It does have to be remembered that Greyhounds are members of the hound group and so there some prey drive is to be expected. However, each dog is different, and its potential for a strong desire to chase will come from several different factors. These can include a combination of genetics and how often they have successfully hunted in the past. 

Managing the environment is also essential in reducing hunting. Only allowing your Greyhound to be leash-free in securely fenced areas and not letting them run with unknown small dogs will all help to keep everyone safe. 

Generally, Greyhounds are not a breed that barks very often. If your hound does begin barking more, then it might be a symptom of a deeper behavioral problem. A certified behaviorist will help you to work out what the problem might be and how to resolve it.

Greyhound Exercise Requirements

  • Very capable of learning basic commands

  • Reward-based learning will get the best results

  • High prey drive


Despite their reputation for being athletes, the Greyhound is often a bit of a couch potato! Two thirty-minute walks per day with the chance for some free running will then see them spending the rest of the day sound asleep. They will, of course, welcome longer walks at the weekend, and new areas full of exciting smells will be appreciated. 

Although there are always exceptions, adult Greyhounds tend not to be overly playful. However, finding the right toy can be the key to bringing out hidden playfulness. Consider furry, squeaky toys or those which can be dragged and thrown around to stimulate those chase instincts.

Greyhound Diet & Feeding

  • Speak to your vet for nutritional advice for your Greyhound

  • Select a food suitable for your dog's age, life stage and activity level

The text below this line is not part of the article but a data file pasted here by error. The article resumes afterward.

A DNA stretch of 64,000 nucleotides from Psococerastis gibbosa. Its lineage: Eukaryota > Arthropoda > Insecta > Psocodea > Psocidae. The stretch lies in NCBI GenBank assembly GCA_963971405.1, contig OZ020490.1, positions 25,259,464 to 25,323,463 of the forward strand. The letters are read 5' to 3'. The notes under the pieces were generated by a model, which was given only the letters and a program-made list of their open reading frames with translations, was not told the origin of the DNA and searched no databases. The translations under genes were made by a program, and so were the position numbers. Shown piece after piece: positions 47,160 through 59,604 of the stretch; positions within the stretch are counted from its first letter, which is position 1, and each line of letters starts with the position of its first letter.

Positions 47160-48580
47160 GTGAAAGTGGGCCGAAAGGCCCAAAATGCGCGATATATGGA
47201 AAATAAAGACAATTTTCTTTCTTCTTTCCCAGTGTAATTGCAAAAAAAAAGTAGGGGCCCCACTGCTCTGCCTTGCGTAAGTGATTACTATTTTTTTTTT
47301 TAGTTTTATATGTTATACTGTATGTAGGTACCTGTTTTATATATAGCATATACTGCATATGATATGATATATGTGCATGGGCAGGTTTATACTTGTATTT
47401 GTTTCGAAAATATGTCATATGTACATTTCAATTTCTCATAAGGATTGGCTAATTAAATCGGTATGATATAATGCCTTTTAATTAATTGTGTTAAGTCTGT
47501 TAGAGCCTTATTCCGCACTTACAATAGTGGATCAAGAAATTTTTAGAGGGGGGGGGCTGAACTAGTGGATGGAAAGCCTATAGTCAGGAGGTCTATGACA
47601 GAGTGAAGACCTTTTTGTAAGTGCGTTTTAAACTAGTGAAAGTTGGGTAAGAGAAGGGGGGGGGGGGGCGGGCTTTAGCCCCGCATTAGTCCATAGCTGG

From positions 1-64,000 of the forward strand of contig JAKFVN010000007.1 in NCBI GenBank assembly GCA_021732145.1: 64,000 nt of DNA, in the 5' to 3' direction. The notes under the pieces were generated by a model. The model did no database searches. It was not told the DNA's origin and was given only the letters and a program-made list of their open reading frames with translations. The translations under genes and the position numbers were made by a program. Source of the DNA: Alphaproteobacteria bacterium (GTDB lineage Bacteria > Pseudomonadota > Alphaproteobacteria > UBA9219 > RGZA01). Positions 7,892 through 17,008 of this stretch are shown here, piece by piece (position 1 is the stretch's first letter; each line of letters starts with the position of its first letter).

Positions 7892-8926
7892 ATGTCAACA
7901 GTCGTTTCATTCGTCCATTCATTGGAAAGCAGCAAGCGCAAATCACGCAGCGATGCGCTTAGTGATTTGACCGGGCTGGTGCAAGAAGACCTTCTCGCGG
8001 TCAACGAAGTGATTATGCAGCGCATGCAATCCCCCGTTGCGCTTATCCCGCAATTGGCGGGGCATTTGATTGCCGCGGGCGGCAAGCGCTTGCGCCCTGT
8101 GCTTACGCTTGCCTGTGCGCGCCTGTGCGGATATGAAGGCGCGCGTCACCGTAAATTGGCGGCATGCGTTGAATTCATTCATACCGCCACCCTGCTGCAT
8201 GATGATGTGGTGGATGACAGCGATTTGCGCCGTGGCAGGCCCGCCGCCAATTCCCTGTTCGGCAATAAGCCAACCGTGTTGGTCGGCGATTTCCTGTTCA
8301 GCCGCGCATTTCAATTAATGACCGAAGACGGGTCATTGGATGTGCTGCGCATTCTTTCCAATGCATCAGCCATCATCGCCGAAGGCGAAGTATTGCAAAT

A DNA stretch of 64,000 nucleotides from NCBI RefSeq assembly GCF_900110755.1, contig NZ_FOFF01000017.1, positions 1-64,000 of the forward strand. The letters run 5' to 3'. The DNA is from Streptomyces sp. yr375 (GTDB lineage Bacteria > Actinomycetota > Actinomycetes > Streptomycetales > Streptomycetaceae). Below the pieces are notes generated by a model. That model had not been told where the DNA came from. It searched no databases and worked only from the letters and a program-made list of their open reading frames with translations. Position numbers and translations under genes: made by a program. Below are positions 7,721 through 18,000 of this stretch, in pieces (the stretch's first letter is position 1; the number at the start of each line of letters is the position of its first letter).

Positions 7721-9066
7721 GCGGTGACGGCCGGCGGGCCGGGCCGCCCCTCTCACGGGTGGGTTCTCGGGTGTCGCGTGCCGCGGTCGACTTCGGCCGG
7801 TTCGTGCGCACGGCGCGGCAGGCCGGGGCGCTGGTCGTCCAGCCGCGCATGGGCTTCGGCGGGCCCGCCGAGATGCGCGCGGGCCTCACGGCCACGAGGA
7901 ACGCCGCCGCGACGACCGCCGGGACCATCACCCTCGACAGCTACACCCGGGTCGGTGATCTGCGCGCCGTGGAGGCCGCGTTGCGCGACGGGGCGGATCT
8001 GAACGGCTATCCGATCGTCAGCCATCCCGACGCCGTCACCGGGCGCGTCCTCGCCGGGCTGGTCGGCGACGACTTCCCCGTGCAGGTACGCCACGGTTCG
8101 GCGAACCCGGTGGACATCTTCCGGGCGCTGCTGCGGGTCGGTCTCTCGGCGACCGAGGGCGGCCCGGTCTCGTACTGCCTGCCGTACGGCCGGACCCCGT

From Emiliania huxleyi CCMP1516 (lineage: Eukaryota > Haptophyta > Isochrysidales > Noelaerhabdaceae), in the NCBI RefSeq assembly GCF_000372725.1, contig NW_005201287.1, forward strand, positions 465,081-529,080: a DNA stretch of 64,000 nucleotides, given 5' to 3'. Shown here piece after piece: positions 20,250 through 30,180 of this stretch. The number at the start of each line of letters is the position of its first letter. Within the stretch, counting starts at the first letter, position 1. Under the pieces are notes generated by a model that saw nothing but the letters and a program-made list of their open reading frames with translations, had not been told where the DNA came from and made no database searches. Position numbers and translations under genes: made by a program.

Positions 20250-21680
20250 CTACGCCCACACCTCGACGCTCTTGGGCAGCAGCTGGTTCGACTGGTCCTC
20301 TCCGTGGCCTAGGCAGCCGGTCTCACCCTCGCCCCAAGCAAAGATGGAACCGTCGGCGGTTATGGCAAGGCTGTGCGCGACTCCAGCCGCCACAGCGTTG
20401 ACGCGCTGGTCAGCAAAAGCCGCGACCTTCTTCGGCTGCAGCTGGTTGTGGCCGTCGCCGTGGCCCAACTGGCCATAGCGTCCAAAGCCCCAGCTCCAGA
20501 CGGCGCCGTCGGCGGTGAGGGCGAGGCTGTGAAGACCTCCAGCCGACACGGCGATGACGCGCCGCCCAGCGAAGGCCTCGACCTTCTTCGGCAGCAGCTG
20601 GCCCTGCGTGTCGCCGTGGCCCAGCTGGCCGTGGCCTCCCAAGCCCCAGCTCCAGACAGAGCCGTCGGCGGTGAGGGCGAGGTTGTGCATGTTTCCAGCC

• Feed small meals or via puzzle toys to reduce the risk of bloat


For advice on your dog’s individual nutritional needs, do speak to your veterinarian or pet nutritionist. When you’re then in the pet store deciding which food to choose, consider your dog’s age, their life stage, and their activity levels.

As a large, deep-chested dog, greyhounds can be susceptible to bloat. This is when the stomach becomes full of food, gas, or water and becomes distended. The pressure increases, and this then puts pressure on internal organs. This can be a fatal condition if not identified and treated quickly

Although the exact reason for bloat happening isn’t yet clear, feeding small meals twice a day may help. Placing the food in a puzzle toy to slow down the speed with which your Greyhound eats may also reduce the risk of bloat.

You may also be interested in:

Greyhound Rescue Groups


Due to their short-lived careers in racing, there are sadly high numbers of greyhounds across the US who need new homes. Many dogs adjust from racing to family life very quickly but do check to see what support the rescue will provide before adopting. For further information on adopting a Greyhound, take a look at the websites of the following organizations:


Greyhound 2K USA –

National Greyhound Adoption Program –

Greyhound Rescue & Rehabilitation –


Further information on the Greyhound can be found on the website of the breed club, the Greyhound Club of America –